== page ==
Terre Pruitt's Blog

In the realm of health, wellness, fitness, and the like, or whatever inspires me.

  • I teach Nia, yoga and stretch!

    Nia: Thurs at 9 am

    Yin Yoga: Mons at 11:30 am

    Gentle Yoga: Tues at 10:30 am and Thurs at 6:00 pm

    Stretch: Thurs at 10:30 am

    Please see my website for details! I sub for the City of San Jose and the YMCA so check my website for dates and times!

    I am also available for private Nia / yoga / Personal Training!

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  • My Bloggey Past

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Posts Tagged ‘DNA’

My Greens Gone Blue — Finally!

Posted by terrepruitt on August 16, 2014

Dance Exercise, Nia, Nia at the City of San Jose, Nia classes in the South Bay, Nia Teacher, Nia Class, San Jose Nia, Nia San Jose, Nia workout, Nia, Zumba, PiYo, Gentle Yoga, Group Ex City of San Jose, San Jose Group Ex classesOne of the reasons I got a super blender was to consume more vegetables. In addition to more vegetables I also wanted to consume veggies and fruits that I normally wouldn’t eat but that I have come to believe would be a health benefit to me. One food I have come to believe is a healthy benefit to a diet is blueberries. I don’t like blueberries. If you know me and my love for the color blue you might be a bit surprised that I don’t love one of the only blue foods there is. But I don’t. The flavor is not that great to me, but it is really the texture I don’t like. They are mushy and mealy. Not a texture I enjoy. But they are considered a “super food” so something I wouldn’t mind adding to my diet.  But since I won’t just eat them raw and I don’t like baked fruit in desserts, I was hoping to use my Blendtec to get some blueberry goodness into my diet.

According to the website, World’s Healthiest Foods:

“In terms of U.S. fruit consumption, blueberries rank only second to strawberries in popularity of berries. Blueberries are not only popular, but also repeatedly ranked in the U.S. diet as having one of the highest antioxidant capacities among all fruits, vegetables, spices and seasonings. Antioxidants are essential to optimizing health by helping to combat the free radicals that can damage cellular structures as well as DNA. We recommend enjoying raw blueberries — rather than relying upon blueberries incorporated into baked desserts — because, like other fruits, raw blueberries provide you with the best flavor and the greatest nutritional benefits.”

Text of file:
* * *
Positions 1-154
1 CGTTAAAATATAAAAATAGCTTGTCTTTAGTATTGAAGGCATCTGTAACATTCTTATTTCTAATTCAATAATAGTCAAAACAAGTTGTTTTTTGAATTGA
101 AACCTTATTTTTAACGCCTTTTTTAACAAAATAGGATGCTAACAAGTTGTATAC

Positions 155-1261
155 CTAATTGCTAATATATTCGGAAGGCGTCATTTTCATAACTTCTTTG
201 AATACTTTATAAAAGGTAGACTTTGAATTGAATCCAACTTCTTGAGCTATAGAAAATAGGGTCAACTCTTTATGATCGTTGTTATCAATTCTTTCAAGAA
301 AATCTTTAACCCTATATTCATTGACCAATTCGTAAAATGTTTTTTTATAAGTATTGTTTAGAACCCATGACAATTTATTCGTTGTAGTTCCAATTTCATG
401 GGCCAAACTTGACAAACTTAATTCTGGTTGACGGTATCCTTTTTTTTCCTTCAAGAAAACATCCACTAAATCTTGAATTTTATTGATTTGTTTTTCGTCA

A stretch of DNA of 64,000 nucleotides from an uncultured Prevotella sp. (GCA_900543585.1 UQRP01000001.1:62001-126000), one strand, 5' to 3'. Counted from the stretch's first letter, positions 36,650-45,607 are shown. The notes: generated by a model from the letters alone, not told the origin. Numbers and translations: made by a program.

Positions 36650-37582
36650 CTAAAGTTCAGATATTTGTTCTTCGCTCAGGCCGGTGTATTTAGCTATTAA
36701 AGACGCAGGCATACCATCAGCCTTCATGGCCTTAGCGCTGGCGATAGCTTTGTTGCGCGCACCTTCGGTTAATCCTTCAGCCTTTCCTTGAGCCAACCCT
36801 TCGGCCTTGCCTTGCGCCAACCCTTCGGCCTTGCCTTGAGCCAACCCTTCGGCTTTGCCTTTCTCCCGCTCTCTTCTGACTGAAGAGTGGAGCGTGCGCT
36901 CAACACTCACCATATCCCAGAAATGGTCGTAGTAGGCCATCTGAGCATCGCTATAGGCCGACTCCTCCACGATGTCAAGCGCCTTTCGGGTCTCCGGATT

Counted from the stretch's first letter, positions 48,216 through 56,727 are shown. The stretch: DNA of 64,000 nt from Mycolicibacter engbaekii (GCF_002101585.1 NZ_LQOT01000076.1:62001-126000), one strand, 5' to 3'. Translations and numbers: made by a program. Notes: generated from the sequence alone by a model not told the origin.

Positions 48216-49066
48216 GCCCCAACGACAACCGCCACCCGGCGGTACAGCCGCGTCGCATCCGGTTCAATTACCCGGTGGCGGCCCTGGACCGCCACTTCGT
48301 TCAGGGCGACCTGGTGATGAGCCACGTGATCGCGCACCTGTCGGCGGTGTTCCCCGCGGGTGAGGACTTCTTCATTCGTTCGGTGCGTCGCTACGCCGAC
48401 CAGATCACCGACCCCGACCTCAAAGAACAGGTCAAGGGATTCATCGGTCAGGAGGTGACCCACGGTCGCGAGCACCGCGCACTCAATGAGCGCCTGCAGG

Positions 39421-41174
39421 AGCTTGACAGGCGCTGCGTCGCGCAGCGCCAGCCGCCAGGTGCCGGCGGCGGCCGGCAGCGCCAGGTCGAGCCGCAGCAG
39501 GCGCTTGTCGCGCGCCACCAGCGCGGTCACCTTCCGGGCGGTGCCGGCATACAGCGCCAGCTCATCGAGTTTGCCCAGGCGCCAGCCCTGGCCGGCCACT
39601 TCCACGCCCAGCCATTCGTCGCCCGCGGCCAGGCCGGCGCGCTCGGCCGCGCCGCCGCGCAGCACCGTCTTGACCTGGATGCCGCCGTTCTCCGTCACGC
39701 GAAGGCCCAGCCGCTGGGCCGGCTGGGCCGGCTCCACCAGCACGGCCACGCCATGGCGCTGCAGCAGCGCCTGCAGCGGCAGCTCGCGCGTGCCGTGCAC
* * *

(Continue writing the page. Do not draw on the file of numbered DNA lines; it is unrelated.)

I think most fruits that are added to baked goods lose a lot of their nutritional value, if not from the cooking themselves, but it might be considered to be “canceled out” due to the added sugar and fat.  But, as I mentioned I am not a fan of cooked fruit in desserts.

With all of the nutritional benefits in mind I finally bought some blueberries with the sole intent of putting them in a smoothie. I thought I had better go with a mild, yummy green so I would be stacking the deck to help the blueberries. I used spinach.

Dance Exercise, Nia, Nia at the City of San Jose, Nia classes in the South Bay, Nia Teacher, Nia Class, San Jose Nia, Nia San Jose, Nia workout, Nia, Zumba, PiYo, Gentle Yoga, Group Ex City of San Jose, San Jose Group Ex classesI actually made a very yummy smoothie.

I used:

_______________________________

Blueberry Green Smoothie

1 cup water
1/2 container of blueberries
2 handfuls of baby spinach
1 (1/2) frozen banana
10 ice moons
1 scoop protein powder

_______________________________

Dance Exercise, Nia, Nia at the City of San Jose, Nia classes in the South Bay, Nia Teacher, Nia Class, San Jose Nia, Nia San Jose, Nia workout, Nia, Zumba, PiYo, Gentle Yoga, Group Ex City of San Jose, San Jose Group Ex classes

 

 

 

It was very good. My husband is pretty amazing when it comes to tasting the ingredients. He tasted the blueberries right off. I knew they were in there and I didn’t seem to taste them.  He pointed out that you can see them.  Little tiny flecks of blueberries were in the smoothie.  And yes, I know the were in there, I made it.  Silly man!

So now that I have tried blueberries in a smoothie and liked them I can try using other greens.  Now that I know they don’t ruin it.  Tee hee.

What about you?  Do you put blueberries in your green smoothies?  What “recipe” might you have to share?

 

 

Posted in "Recipes", Food, Smoothies | Tagged: , , , , , , , , , , , , , , | 4 Comments »

Almonds – Nutritious, But Questionable If They Are From California

Posted by terrepruitt on February 4, 2012

My last non-Nia post was about appetite suppressants, natural kinds.  The first thing I listed was almonds.  As always when I post something, even if I get the idea from somewhere else I like to look up facts for myself.  I feel better if there are a few sources confirming what I post about.  Often in my fact finding/confirming search I find other things, maybe other things entirely or other facts.